• “Yelp as a new source of information is becoming an important determinant of restaurant demand.”
  • “[A] one-star increase in Yelp rating leads to a 5-9% increase in revenue...[and] this effect is driven by independent restaurants”
  • “Yelp causes demand to shift from chains to independent restaurants...This can be viewed as a welfare gain resulting from either better restaurants or better sorting between consumers and restaurants.”
  • One under-reported component of the study: using a statistical analysis Luca debunks the assertion that “gaming” (fake reviews by business owners) is skewing the data. (Thanks, Review Filter!)
  • Yelp's review penetration within the Seattle market far exceeds other sources of restaurant reviews.

Screen shot 2011-10-03 at 5.23.00 PM

(From Appendix 4 of HBS/Luca Study)


The Harvard study is exciting because it offers empirical weight to something we already knew: Yelp is a transactional website. The 63 million people who visited Yelp last month were using the site for a very specific reason: to conduct research online before spending money offline.

During a period when one can’t turn on CNN for a few minutes without hearing grim news about our economy, it’s heartening to learn that a little website created in 2004 to help a guy find a doctor is driving new customers to “Main Street” small business owners.

Here’s the working paper in full, if you’d like to read it yourself:

Yelp Eats Raises Over $10,000 for Hunger Relief Charities

Last week, well-loved and well-yelped restaurants across Canada and Honolulu put their forks up in support of local hunger relief efforts. For every $30 a Yelp diner spent during Yelp Eats!, these good deeding restaurants donated $10 to their local food related charity. And the magic didn't stop there...

There were Yelp Elite Event launch parties; check-in contests complete with a special badge to earn, multiple Community Manager Yelp Events (CMYEs) and Unofficial Yelp Events (UYEs), not to mention the volume of packed restaurants—full of Yelp eaters and good deeders!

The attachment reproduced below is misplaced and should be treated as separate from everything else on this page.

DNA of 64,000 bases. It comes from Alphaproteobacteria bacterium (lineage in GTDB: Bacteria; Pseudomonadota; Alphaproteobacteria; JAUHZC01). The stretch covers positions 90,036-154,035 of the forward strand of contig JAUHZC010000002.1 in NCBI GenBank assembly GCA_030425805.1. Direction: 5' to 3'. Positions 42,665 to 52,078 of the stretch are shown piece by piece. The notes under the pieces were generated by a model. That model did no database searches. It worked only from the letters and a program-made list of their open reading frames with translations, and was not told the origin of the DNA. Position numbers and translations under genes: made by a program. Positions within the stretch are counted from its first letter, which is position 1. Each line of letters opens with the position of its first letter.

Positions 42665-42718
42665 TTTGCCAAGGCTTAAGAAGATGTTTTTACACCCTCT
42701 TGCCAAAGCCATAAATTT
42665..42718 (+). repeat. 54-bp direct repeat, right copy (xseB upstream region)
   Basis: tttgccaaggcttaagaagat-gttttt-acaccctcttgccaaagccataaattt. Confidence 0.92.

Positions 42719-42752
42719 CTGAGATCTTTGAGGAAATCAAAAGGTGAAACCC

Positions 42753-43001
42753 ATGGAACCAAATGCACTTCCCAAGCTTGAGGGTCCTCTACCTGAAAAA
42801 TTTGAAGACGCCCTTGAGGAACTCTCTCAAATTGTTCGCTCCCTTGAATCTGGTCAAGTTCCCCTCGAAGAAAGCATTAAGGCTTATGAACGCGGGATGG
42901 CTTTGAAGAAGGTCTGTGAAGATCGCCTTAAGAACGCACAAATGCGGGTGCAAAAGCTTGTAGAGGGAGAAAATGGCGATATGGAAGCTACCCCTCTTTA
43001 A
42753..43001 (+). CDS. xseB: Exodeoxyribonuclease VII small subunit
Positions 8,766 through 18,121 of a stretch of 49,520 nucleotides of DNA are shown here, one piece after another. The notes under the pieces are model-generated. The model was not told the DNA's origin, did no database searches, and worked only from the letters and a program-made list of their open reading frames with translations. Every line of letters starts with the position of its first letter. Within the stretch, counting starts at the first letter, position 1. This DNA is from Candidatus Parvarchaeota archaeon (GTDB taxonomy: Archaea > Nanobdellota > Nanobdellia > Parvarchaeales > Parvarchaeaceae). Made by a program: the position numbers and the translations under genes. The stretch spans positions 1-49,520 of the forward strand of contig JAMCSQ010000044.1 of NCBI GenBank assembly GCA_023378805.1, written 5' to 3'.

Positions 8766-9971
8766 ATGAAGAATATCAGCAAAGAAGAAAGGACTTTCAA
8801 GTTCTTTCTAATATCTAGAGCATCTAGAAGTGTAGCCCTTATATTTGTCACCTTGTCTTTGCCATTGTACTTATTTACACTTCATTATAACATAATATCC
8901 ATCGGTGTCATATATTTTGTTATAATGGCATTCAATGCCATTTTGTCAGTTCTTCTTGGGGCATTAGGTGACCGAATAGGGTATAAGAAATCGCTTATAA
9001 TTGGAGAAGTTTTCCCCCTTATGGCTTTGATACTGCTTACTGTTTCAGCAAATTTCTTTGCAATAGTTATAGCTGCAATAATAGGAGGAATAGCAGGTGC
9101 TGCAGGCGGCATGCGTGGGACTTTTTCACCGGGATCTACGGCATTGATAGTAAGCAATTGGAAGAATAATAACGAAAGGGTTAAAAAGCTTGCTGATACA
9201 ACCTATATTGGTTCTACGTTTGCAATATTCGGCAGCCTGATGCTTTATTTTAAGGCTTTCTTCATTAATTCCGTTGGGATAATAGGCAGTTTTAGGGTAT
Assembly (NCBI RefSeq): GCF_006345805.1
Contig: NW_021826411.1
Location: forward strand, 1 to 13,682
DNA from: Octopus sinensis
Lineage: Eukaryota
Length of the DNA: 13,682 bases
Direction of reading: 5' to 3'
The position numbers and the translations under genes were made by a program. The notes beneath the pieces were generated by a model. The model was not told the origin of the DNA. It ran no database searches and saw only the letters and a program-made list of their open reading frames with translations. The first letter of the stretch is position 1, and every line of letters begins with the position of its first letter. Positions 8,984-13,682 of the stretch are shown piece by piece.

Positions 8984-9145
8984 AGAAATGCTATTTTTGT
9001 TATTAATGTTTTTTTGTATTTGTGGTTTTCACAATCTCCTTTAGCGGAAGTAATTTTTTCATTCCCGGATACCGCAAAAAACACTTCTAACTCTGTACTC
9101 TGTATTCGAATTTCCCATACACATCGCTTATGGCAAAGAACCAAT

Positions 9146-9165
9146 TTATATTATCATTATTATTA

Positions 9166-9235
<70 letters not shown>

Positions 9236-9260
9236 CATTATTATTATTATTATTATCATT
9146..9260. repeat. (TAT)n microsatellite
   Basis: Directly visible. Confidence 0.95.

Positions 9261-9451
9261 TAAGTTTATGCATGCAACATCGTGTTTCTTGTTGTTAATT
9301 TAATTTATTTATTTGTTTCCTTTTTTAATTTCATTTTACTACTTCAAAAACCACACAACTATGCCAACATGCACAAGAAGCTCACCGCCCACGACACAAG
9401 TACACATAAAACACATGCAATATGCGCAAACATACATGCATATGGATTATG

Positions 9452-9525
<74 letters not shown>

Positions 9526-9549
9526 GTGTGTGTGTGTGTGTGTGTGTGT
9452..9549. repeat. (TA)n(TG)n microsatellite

But when the dishes were cleared away, and the stuffed boxes of receipts were counted, these 6 cities raised over $10,250 for their local charities! Eating and good deeding all week long? This is how we *fork* it!

Here's a list of the cities that participated and the hunger relief organization that benefited:

October 03, 2011

Just Another Reason Why We Have a Review Filter

We’ve talked about our Review Filter at length on this blog, in addition to many references throughout Yelp.com, so we won’t go into further detail here. That said, an article came out recently in Bloomberg Businessweek -- A Lie Detector Test for Online Reviewers -- that we thought was a compelling example of why we have a Review Filter at Yelp.

The article starts:

“In February, the owner of a home improvement company in Texas posted an advertisement online for “a writer who can write and post 25 positive reviews” on eight popular websites, including Yelp, Google Places, and Citysearch. A man in Chittagong, Bangladesh, won the gig and agreed to do 200 fake write-ups for $100. Within days, rave reviews for the company started popping up online. The business owner, who spoke on the condition of anonymity, says he doesn’t feel bad about the deception. He says clients call all the time extolling his service, but they don’t post reviews.”

It concludes:

“Yelp runs its reviews through an anti-fraud filter, with impressive results; every fake review the Texan bought was flagged by Yelp’s algorithms, though his fraudulent reviews remain up on the seven other sites.”

We understand our Review Filter sometimes raises questions and even causes frustration, but it is important to keep in mind examples like the above to understand why we need it. The Filter is not perfect and some legitimate content can sometimes get caught, but we accept these high costs because we know the infinitely higher cost would be to not have an algorithm in place at all. And if people can’t trust the content, then Yelp is of no benefit to anyone -- consumers and businesses, alike.